In comparison with the architect’s concerns (above), it is interesting to see what issues residents of MDH themselves raised. They have very different concerns. In a BRANZ Survey from 2020:
- MDH residents surveyed were generally happy with their homes. Natural light, thermal comfort, quality and design rank as the most important liveability features.
- Three-quarters of respondents rated visual privacy as quite or very important, in particular “other people not seeing in my windows”.
- Noise and hearing neighbours or the street were not significant concerns for respondents.
Quality and design were both ranked highly. Quality was frequently aligned to health, with comments such as “I have ongoing health needs, so quality is important to avoid further sickness and discomfort”.
- Asked to rank spaces in order of importance to liveability, the living room, kitchen and bedroom ranked highest, with bathrooms of mid-rank importance. Garages and entrance spaces ranked lowest.
- A significant finding was that the location of a dwelling within a neighbourhood (neighbourhood liveability) was just as important as dwelling liveability. Responses about the importance of features within the home, such as kitchens, were balanced with responses about the value of location and access to neighbourhood amenities.
Issues raised regarding ownership
In an effort to learn from existing MDH buildings in Auckland (Stonefields, 2012), Wellington (Altair, 2012), and Christchurch (Chester Courts, 2012), a Ministry for the Environment report by Boffa Miskell (2012) noted the following points:
- Sole ownership of multiple titles facilitates more comprehensive design and easier implementation.
- Agreement on a masterplan between council and the developer at the start of a project made for a streamlined development and consenting process.
- Affordable land purchase prices and council development contributions can contribute to higher quality and more affordable MDH.
- Contextual and site analyses should be undertaken at the initial design phase to better inform opportunities and constraints in the development of sites for MDH.
Issues raised by academic and housing specialists
An examination of many MDH projects in Auckland (Turner, 2010) looked at the issues surrounding the acceptance of MDH in New Zealand. Turner rather presciently notes that if density was to be radically increased at some stage in the future (as is happening in 2022), there would likely be significant fightback against the proposals. As we can tell from the frenzied and obscenely short consultation on the RM-EHS Bill in November 2021, there was indeed significant rejection of the proposed means of the large jump in density. However, Turner notes that:
“The deeply conservative Australian garden suburbs, the suburban conservatism of North American suburbs, and the small capitalists of New Zealand’s cities share a common social culture... Housing in particular is the expression of self, and regulation of it for social purposes should be avoided.” (Turner, 2010, p265).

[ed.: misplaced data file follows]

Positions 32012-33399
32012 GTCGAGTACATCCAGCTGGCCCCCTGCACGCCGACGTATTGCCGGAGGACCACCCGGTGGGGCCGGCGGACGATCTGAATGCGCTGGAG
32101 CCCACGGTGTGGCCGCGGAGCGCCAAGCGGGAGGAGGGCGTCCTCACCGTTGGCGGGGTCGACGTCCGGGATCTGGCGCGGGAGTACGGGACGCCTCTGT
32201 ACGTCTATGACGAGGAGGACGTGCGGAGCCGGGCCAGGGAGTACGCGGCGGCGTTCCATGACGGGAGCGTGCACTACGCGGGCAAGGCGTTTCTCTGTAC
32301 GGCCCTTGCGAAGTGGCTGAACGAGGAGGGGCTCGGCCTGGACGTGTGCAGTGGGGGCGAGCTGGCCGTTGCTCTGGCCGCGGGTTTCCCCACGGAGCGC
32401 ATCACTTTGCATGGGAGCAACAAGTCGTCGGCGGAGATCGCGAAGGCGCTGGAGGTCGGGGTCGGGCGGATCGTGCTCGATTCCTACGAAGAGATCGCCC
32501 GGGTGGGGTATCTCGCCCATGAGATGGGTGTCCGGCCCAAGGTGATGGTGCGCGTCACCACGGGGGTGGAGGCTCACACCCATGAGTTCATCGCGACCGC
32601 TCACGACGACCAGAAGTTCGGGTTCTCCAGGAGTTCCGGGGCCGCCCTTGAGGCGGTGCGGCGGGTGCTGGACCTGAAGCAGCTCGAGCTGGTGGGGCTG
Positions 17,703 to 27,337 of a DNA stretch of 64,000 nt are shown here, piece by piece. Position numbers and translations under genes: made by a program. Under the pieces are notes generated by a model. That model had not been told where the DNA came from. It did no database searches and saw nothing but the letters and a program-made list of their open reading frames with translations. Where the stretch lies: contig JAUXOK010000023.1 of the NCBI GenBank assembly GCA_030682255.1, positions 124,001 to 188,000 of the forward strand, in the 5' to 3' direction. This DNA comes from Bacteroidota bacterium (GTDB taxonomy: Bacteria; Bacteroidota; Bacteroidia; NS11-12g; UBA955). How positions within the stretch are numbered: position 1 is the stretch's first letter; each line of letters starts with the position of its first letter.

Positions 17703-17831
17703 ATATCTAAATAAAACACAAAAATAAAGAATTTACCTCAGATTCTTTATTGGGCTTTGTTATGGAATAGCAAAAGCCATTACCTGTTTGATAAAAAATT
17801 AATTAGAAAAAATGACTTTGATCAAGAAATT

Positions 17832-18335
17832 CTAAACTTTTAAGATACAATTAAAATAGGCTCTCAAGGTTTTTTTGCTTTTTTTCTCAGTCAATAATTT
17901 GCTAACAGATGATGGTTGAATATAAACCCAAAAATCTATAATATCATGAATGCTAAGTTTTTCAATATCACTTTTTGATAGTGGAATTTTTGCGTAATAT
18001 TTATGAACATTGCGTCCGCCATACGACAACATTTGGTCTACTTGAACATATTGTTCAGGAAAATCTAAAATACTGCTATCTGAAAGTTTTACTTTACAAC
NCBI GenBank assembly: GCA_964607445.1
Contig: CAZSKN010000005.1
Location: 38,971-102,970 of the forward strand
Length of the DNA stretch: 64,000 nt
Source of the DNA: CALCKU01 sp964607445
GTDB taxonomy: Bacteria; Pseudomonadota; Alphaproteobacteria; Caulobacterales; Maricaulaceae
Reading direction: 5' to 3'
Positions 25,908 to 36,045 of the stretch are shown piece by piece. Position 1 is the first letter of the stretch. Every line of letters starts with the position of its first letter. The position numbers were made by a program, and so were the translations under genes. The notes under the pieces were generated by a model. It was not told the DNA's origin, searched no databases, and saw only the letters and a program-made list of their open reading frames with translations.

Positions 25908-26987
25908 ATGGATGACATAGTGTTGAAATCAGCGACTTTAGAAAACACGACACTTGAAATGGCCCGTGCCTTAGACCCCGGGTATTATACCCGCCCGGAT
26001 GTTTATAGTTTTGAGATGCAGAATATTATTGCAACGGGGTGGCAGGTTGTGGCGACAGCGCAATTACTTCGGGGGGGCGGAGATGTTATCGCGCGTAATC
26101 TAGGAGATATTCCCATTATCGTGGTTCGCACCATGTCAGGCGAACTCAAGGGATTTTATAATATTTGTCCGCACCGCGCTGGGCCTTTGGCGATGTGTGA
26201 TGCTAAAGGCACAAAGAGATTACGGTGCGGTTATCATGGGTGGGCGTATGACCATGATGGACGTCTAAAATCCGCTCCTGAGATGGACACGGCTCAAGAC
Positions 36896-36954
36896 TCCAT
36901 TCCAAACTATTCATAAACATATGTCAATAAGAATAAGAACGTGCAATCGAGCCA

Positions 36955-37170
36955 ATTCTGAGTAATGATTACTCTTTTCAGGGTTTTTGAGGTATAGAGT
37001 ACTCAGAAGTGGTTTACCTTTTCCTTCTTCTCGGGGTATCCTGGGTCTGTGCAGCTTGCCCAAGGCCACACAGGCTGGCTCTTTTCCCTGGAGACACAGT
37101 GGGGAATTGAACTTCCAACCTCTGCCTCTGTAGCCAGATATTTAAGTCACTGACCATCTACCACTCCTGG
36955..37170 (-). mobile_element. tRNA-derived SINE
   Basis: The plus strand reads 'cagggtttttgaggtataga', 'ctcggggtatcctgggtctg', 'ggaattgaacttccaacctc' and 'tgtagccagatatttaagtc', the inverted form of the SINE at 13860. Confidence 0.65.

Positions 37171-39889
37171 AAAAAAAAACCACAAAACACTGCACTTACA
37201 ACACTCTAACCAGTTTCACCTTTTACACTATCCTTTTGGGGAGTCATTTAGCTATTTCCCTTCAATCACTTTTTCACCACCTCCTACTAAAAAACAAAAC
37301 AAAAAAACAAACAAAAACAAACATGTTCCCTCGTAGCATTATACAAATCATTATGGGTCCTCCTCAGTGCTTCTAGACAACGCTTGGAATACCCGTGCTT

Turner’s research of the short-comings of MDH so far, can perhaps be summarised under a few key headings:
“Predictably, in the context of an unfamiliar typology, the higher density sectors have been negatively affected by production and technical failures more than other sectors of housing production (Gibson, 2005). After fifteen years of building, Auckland has a stock of ordinary housing in which a long list of problems are evident.” (Turner, 2010, p23), including:
- Problems due to technological issues with construction systems
- Industry practices with ill-informed resolution of micro-detail in design
- Issues of social perceptions and practices of occupation
Site planning and overcrowding
Misjudgements of detail in site planning and architectural design have contributed to many unsatisfactory housing developments. There are:
- Issues of proximity due to over-development
- Over-looking of neighbours due to the absence of site planning guidelines
- Internal bedrooms and kitchens are common (but illegal)
- Bedrooms in one title underneath living rooms in another title with timber floors between
- Three storey townhouses with upper level living spaces
- Ground floor bedrooms accessed through garages
- Internal access from garages to hallways and kitchens or living spaces are provided by sliding doors (which cannot be made airtight)
- Ground floor toilets accessed direct from kitchens
- Rotary washing lines overhang public footpaths, (or) the adjoining roadway.
- Parking spaces in one title adjoining bedroom and living room windows in another, separated horizontally by a 500mm concrete footpath
- Repeated faults in site layouts are identified, relating to functional distribution in external spaces
- Sense of crowding that results from over-dense site planning. In most instances a small reduction of unit numbers or the use of a second unit type would remove the problem. (Turner, 2010, p32)